Difficult people who aren’t able to access their own sense of humor can zap the joy out of any job. But when one or more members of team has underdeveloped EQ (self-awareness, self-regulation, empathy, motivation or social skills), the ripple effect can cause major organizational issues.
Recently I was reminded of the diminishing returns when someone the the team is temperamental, closed off, or even toxic. What to do in these situations? First, recognize that difficult people happen no matter where you work. So, if you’re facing a challenging personality that you have to engage with, the most productive approach is to see it as an invitation to grow your own skills.
Here are six ways you can turn those lemons into your personal lemonade.
1. Step up your communications skills.
Get more curious about the other person’s perspective. Is there something you could learn that might help turn the situation around? Listen deeply to them and ask clarifying questions. Focus on understanding the other person more than on proving your own point.
2. Look for a healthy outcome.
The toxic person’s behavior is actually telling you something about them. It’s a call for help. It’s a call for compassion. It might even be a call for you to learn how to speak up and handle confrontation better. What is here for you? What is one thing you can do to be a part of the solution?
3. Don’t make it personal.
Notice your own power to take anything and everything someone else says as neutral information. There is no need to add any other meaning to it, even if it’s delivered by someone who is coming from negativity at the time. Feedback is information. Once received, see if there’s something in the information that is useful to you. If so, let that inform your next steps. If not, let the negativity go and practice the skill of accepting others as they are.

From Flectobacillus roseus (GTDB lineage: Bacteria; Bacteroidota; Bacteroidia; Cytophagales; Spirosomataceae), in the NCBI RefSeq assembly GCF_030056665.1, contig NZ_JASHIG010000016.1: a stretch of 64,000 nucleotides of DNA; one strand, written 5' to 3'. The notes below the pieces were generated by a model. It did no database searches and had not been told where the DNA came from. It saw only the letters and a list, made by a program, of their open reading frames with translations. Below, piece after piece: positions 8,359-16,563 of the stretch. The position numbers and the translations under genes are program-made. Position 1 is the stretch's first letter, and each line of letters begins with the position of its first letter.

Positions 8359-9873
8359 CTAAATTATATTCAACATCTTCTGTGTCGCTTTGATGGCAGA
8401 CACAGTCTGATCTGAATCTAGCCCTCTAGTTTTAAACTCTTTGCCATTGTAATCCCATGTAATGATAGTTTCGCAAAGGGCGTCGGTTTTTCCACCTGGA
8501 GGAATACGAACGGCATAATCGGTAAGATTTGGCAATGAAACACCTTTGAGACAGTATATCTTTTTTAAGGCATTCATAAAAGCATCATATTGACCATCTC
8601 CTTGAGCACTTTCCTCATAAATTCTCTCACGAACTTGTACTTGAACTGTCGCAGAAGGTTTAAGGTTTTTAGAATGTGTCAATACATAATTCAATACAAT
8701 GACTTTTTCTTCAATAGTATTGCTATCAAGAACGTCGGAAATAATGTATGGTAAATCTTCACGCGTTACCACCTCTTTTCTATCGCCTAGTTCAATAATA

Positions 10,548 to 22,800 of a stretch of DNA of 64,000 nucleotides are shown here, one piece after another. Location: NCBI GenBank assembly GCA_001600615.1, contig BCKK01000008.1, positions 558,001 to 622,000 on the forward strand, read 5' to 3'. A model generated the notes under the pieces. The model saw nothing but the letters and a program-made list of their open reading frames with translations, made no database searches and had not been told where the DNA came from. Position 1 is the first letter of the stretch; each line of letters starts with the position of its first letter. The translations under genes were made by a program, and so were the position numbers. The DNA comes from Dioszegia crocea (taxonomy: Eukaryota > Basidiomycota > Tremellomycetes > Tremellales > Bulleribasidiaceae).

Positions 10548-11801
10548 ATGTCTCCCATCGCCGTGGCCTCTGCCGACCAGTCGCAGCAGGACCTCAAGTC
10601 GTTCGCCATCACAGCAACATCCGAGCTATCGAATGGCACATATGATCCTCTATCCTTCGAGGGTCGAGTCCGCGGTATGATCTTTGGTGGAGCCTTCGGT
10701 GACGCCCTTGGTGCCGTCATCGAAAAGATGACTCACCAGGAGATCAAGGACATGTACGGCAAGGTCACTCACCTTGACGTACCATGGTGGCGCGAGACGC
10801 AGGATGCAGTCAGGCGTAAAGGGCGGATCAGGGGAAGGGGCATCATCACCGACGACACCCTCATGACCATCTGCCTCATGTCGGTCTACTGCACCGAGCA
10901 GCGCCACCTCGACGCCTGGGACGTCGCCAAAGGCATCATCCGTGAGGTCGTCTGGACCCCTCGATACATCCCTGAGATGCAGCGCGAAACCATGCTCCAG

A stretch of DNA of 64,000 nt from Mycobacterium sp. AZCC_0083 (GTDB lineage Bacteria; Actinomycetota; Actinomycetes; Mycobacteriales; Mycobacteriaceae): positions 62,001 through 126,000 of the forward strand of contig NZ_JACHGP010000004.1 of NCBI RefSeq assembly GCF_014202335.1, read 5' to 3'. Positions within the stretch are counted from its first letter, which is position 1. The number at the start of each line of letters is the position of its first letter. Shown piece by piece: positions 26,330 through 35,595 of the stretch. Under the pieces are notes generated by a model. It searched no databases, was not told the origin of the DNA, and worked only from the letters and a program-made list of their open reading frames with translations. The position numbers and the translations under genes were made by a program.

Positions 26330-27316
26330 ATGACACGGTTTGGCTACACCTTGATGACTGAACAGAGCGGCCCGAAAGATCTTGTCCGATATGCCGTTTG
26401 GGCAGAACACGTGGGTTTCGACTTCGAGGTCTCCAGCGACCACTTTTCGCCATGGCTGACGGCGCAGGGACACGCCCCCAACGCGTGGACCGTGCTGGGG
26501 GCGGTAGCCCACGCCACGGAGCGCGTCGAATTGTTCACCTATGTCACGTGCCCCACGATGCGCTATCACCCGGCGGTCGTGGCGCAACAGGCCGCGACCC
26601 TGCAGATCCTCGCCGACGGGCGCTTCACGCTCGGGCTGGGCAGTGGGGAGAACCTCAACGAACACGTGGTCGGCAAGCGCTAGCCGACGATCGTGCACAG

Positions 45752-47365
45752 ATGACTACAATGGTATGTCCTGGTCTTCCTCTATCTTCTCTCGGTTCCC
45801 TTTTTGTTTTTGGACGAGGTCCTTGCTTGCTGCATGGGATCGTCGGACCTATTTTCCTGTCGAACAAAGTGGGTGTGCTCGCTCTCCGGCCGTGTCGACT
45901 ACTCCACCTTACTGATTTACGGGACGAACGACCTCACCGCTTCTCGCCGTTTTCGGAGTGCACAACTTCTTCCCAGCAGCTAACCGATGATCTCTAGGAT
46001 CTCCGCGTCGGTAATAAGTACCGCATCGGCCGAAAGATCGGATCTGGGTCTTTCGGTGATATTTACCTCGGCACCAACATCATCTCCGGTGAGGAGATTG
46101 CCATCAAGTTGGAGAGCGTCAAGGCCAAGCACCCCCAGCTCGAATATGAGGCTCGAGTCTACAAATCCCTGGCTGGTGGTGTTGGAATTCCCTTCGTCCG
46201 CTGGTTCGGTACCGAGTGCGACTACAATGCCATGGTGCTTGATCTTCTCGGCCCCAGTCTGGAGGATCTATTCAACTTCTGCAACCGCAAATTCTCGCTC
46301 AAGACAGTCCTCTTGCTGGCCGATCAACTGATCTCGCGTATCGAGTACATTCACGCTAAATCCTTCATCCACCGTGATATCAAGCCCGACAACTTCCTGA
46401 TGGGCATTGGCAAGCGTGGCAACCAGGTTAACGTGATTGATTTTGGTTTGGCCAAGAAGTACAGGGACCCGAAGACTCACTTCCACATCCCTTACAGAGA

4. Practice your EQ.
Human beings are the only mammals who have the brain capacity to pause between stimulus and response. Using the power of that gap to choose consciously is life-changing in terms of improved relationships, better communications, higher levels of wellbeing and work/life satisfaction–and, EQ can now can be tied back to higher financial performance in organizations that practice it (Korn Ferry’s report “A Better Return On Self-Awareness”). When someone else is off balance, you can choose to remain in balance. That’s were real power is realized, real leadership is demonstrated, real solutions live, and real success is experienced.
5. Conduct an experiment.
Rather than rolling your eyes and judging the other person, how about experimenting with a skill that can build your career? When challenged, ask yourself: what leadership characteristic could I embrace that would be most helpful here? Is it open mindedness, creativity, listening, decisiveness, or another trait I see in successful people?
6. Take action.
Skill-building with coaching and training can keep organizations and teams in top shape, but chronically negative people eventually wear people out and take a toll that effects the health of the entire system. The result is good people leave and that turnover is costly on many levels. Ending the work relationship by letting someone go is never something we want to do, but it might be something that’s needed if other approaches aren’t working. Use discernment and courage. If the problem persists, take action to create a culture worthy of the best employees.
Tags: Coaching, Dealing with Difficult People, Leadership, Personal Growth